BHP faces community backlash if the introduction of autonomous vehicles at its Goonyella Riverside coal mine leads to job losses, the Miners Union said today.
The company has announced a major deployment of 86 autonomous trucks without informing the workforce or conducting a trial, said CFMEU Mining and Energy Queensland President Stephen Smyth.
“BHP can choose to put the interests of the workforce and local community at the centre of their automation strategy or simply chase profits by replacing good local jobs with robots,” he said.
“By failing to engage in any consultation or provide information to the workforce, they appear to be chasing profits at the expense of workers.
“At the end of the day if this industry is just creating dust and traffic without generating good local employment and economic activity, it will lose its social license to operate.”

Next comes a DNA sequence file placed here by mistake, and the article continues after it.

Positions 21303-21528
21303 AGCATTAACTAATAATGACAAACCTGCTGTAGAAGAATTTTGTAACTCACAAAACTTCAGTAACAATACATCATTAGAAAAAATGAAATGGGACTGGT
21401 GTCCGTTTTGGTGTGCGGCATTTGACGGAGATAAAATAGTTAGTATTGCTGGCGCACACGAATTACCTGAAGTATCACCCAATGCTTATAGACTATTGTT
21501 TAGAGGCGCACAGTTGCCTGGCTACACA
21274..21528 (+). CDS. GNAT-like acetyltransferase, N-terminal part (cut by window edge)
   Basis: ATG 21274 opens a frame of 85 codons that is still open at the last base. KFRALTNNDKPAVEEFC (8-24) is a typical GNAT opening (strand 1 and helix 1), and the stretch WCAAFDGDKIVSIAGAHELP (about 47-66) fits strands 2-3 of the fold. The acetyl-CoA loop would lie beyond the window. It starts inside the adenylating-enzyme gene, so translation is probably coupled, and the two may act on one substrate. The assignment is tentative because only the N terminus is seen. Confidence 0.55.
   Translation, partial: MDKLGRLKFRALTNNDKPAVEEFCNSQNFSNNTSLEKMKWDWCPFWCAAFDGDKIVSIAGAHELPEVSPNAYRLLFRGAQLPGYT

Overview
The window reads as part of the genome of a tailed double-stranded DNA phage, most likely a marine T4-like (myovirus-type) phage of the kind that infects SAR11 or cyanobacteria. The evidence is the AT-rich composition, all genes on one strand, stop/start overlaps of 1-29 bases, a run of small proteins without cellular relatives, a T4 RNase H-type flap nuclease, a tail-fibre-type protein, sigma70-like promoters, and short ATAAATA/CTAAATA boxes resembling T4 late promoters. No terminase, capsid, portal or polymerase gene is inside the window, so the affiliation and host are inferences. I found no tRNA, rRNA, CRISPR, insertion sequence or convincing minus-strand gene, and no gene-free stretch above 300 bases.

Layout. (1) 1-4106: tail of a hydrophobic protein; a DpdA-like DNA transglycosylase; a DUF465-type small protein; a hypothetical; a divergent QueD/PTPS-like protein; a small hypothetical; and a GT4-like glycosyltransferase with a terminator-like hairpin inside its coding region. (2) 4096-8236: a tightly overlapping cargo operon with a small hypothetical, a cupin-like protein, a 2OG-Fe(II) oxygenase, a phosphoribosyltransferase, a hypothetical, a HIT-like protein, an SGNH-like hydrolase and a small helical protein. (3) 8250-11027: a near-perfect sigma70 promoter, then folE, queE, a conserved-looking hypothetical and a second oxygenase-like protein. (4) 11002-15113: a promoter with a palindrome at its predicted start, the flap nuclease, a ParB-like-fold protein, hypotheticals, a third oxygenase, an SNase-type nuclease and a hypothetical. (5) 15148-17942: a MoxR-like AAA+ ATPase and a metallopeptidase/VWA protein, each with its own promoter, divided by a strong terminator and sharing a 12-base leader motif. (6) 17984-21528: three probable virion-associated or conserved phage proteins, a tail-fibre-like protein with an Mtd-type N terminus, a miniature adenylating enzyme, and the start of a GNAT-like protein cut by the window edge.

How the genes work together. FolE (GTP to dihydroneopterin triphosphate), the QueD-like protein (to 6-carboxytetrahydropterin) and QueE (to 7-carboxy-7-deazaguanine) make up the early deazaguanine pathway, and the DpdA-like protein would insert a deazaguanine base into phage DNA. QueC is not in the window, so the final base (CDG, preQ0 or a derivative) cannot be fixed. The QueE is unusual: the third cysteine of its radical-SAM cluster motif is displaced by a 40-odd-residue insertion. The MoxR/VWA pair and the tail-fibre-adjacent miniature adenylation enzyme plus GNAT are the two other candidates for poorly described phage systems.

The Union is calling on BHP to commit to:
· No forced redundancies for workers affected by automation.
· Additional jobs and apprenticeships in other parts of the business, to offset any changes in job numbers.
· Remote operations centres on or near affected mines, rather than in capital cities thousands of kilometres away.
Further, the Queensland Government must insist that any automation project is accompanied by an economic impact statement that includes impact on local jobs and economic activity, said Mr Smyth. Where automation programs do lead to job losses in local and regional jobs, additional royalties should be collected and provided to the local communities. Diesel rebates should also be withdrawn where vehicles are not operated by workers.
“We understand that mining companies will push to maximise their profits at every opportunity,” said Mr Smyth.
“That’s why we need governments to step up and make sure that these companies earn their social license to operate. That includes understanding how communities will be affected by automation and intervening to make sure regional Queenslanders don’t pay the price.”
Mr Smyth said it sent a chilling message to workers that BHP was moving to automation at the same time it was driving down wages with its new in-house labour hire subsidiary Operations Services.
“This industry must do more than just generate ever-bigger shareholder dividends and executive bonuses. If workers and communities don’t benefit from mining, why would they support it?”